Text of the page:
Dutch try to grow enviro-friendly meat in lab Dutch researchers are trying to grow pork meat in a laboratory with the goal of feeding millions without the need to raise and slaughter animals. "We're trying to make meat without having to kill animals," Bernard Roelen, a veterinary science professor at Utrecht University, said in an interview. Although it is in its early stages, the idea is to replace harvesting meat from livestock with a process that eliminates the need for animal feed, transport, land use and the methane expelled by animals, which all hurt the environment, he said. "Keeping animals just to eat them is in fact not so good for the environment," said Roelen. "Animals need to grow, and animals produce many things that you do not eat." Research is also under way in the United States, including one experiment funded by U.S. space agency NASA to see whether meat can be grown for astronauts during long space missions. But it will take years before meat grown in labs and eventually factories reaches supermarket shelves. And so far, Roelen and his team have managed to grow only thin layers of cells that bear no resemblance to pork chops....
They Die in Brooks County At the Side Door Café in Falfurrias, Texas, body counts enter conversations as naturally as the price of feed, or the cost of repairing torn fences. “I removed 11 bodies last year from my ranch, 12 the year before,” said prominent local landowner Presnall Cage. “I found four so far this year.” Sometimes, Cage said, he has taken survivors to a hospital; mostly, however, time and the sun have done their jobs, and it is too late. As increased U.S. border security closes certain routes, undocumented migrants continue to come but squeeze onto fewer, more dangerous and isolated pathways to America’s interior. One of these is the network of trails that bypasses the last Border Patrol checkpoint traveling north on Hwy. 281, in Brooks County. That change is having a dramatic ripple effect on the county (total pop: 7,685), and on people who have lived here for generations. Pictures of the dead are kept discreetly in certain places in this town, a collective album that tells an important part of what Brooks County—which used to be better known for oil, watermelon, and a Halliburton facility—has become in the last couple of years: a grave for the weak or unlucky....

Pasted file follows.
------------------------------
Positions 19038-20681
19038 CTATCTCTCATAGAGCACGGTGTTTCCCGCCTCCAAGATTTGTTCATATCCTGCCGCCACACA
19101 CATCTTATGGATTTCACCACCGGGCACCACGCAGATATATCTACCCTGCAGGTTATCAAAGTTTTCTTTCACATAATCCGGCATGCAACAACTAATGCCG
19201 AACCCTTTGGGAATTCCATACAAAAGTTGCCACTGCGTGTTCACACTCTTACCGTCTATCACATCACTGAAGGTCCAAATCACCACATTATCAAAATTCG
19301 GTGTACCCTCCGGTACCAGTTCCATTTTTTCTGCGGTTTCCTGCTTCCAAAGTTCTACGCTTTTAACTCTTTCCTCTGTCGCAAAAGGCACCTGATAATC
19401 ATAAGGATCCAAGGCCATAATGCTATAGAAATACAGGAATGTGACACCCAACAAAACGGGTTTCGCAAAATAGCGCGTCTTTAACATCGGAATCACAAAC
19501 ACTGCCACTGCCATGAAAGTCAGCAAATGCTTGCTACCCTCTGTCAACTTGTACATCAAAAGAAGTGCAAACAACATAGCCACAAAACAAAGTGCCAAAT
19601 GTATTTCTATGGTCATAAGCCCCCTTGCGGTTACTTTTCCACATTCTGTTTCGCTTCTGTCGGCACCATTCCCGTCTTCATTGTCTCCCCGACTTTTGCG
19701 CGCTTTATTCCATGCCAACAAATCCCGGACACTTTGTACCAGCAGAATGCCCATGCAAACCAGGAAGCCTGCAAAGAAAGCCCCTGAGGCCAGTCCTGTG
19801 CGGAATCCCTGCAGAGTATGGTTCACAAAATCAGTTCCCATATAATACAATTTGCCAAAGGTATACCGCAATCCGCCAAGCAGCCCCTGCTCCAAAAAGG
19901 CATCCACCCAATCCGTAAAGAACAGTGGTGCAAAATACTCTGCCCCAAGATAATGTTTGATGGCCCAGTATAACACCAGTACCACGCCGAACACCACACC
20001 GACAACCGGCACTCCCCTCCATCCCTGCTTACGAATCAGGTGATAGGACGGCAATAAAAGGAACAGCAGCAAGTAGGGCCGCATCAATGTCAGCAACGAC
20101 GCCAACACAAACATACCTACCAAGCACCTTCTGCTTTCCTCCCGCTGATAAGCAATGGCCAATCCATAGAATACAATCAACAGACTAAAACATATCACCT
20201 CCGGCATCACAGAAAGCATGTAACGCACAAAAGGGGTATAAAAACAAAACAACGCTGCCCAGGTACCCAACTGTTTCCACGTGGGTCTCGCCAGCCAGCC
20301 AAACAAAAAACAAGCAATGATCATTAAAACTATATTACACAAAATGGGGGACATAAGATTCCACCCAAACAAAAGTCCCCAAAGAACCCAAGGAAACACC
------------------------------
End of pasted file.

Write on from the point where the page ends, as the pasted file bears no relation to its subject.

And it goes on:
America, by horseback Like journalistic legend Charles Kuralt and faux newsman Borat Sagdiyev before him, Bill Inman is embarking on a trip across the United States searching for the true American spirit, as well as for stories and people that aren't typically featured on the nightly news. The most obvious difference between Inman, 47, and his predecessors is that the loquacious Lebanon resident is making his cross-country trek on horseback, with a videographer tagging along every step of the expected 32-week-long adventure. The journey began Saturday during Lebanon's annual Strawberry Festival parade. From there Inman moseyed east along Highway 20 toward Sweet Home - the first of many small-town stops he expects to make between Oregon and the East Coast. If all goes as planned, the Inman expedition will wrap up early next year in Hendersonville, N.C. Inman is hopeful that by then, he'll have compiled enough footage to piece together a documentary film or series that showcases a side of rural American life that he believes is generally overlooked by mainstream media outlets....